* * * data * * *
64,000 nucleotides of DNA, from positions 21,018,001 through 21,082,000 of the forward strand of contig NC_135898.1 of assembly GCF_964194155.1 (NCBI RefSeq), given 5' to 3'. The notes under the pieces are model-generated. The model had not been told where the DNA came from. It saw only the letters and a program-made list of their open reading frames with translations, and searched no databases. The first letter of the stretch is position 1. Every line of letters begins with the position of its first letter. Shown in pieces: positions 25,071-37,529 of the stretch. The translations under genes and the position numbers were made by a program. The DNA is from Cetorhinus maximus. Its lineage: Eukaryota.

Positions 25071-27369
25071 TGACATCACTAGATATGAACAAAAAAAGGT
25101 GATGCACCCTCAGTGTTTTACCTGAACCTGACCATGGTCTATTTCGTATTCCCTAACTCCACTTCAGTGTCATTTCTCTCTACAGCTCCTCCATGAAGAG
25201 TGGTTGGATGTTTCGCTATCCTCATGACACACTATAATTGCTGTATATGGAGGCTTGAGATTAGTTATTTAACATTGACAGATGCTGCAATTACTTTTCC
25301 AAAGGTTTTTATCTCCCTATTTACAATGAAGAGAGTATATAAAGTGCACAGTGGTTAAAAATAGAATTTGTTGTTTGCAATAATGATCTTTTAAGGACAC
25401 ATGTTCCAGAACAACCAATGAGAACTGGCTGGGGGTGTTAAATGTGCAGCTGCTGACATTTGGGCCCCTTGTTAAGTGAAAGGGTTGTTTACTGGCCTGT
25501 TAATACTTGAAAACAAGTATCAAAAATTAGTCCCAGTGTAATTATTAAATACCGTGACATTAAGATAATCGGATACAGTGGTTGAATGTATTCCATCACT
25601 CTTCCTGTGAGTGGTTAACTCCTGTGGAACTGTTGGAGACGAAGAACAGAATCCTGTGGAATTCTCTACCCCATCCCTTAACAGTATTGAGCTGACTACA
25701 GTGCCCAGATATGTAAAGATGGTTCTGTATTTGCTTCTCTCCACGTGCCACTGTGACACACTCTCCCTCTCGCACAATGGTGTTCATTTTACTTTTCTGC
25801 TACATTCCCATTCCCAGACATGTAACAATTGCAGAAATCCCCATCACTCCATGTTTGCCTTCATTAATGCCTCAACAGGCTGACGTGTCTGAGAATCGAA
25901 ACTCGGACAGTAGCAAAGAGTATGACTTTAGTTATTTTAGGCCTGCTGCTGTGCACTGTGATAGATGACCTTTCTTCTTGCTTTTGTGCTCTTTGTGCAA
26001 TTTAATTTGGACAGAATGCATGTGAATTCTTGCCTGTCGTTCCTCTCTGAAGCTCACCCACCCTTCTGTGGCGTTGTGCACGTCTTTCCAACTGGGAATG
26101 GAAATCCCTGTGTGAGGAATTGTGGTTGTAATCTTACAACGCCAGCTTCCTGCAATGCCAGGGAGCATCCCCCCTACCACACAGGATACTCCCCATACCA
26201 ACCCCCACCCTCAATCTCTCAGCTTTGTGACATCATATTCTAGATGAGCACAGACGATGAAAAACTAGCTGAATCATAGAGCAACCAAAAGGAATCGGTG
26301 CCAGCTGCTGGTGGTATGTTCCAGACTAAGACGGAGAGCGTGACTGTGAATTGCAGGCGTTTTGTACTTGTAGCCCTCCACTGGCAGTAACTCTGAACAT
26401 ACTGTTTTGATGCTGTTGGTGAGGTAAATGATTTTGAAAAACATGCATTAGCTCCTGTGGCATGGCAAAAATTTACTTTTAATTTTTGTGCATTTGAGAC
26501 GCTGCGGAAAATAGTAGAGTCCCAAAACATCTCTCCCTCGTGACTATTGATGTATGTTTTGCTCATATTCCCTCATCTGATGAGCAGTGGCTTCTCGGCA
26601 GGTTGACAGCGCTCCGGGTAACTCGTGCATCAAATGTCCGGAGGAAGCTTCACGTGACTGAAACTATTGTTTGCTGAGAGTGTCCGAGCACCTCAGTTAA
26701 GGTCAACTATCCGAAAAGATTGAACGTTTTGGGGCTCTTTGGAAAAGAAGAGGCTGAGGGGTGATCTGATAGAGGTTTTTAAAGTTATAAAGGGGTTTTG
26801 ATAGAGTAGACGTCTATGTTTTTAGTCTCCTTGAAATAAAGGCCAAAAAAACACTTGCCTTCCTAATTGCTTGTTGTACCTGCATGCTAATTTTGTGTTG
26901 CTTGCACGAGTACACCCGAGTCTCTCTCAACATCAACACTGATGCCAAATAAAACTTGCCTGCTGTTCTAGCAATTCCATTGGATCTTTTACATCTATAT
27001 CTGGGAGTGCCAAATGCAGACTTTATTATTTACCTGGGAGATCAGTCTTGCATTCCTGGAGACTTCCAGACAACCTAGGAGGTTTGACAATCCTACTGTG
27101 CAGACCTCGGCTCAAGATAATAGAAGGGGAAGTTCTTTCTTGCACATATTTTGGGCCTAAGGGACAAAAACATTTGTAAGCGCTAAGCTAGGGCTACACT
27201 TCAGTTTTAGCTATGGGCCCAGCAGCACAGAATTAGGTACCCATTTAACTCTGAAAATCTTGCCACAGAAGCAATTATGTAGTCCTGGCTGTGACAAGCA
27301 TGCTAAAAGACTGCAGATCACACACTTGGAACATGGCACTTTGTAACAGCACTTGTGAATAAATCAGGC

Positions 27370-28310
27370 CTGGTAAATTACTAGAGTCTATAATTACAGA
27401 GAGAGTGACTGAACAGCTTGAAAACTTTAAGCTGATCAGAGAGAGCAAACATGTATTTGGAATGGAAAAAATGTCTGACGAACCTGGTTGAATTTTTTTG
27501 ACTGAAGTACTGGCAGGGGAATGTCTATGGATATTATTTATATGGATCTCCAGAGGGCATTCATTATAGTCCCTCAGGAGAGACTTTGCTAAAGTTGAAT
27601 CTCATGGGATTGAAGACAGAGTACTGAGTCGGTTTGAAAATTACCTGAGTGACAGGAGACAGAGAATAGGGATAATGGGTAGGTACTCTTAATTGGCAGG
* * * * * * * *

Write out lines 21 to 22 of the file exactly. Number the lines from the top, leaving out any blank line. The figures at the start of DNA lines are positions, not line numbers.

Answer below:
26801 ATAGAGTAGACGTCTATGTTTTTAGTCTCCTTGAAATAAAGGCCAAAAAAACACTTGCCTTCCTAATTGCTTGTTGTACCTGCATGCTAATTTTGTGTTG
26901 CTTGCACGAGTACACCCGAGTCTCTCTCAACATCAACACTGATGCCAAATAAAACTTGCCTGCTGTTCTAGCAATTCCATTGGATCTTTTACATCTATAT